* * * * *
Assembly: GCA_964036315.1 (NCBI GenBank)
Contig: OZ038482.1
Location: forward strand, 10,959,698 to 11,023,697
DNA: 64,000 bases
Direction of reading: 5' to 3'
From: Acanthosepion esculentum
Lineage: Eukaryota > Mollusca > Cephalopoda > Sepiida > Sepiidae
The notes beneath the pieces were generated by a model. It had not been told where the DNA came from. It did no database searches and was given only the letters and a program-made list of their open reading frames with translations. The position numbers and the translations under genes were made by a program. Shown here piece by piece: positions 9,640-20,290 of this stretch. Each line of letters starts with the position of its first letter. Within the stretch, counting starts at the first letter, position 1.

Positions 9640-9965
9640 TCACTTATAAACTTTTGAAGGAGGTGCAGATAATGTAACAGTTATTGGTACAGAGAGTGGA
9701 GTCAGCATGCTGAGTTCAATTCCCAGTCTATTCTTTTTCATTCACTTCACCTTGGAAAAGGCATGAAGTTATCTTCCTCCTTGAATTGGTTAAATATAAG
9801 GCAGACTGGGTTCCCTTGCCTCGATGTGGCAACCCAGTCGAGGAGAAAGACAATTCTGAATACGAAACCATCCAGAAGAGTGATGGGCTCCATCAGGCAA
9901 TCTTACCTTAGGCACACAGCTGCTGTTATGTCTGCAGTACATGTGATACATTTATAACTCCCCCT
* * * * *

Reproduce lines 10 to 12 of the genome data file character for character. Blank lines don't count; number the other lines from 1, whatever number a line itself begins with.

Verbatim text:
9640 TCACTTATAAACTTTTGAAGGAGGTGCAGATAATGTAACAGTTATTGGTACAGAGAGTGGA
9701 GTCAGCATGCTGAGTTCAATTCCCAGTCTATTCTTTTTCATTCACTTCACCTTGGAAAAGGCATGAAGTTATCTTCCTCCTTGAATTGGTTAAATATAAG
9801 GCAGACTGGGTTCCCTTGCCTCGATGTGGCAACCCAGTCGAGGAGAAAGACAATTCTGAATACGAAACCATCCAGAAGAGTGATGGGCTCCATCAGGCAA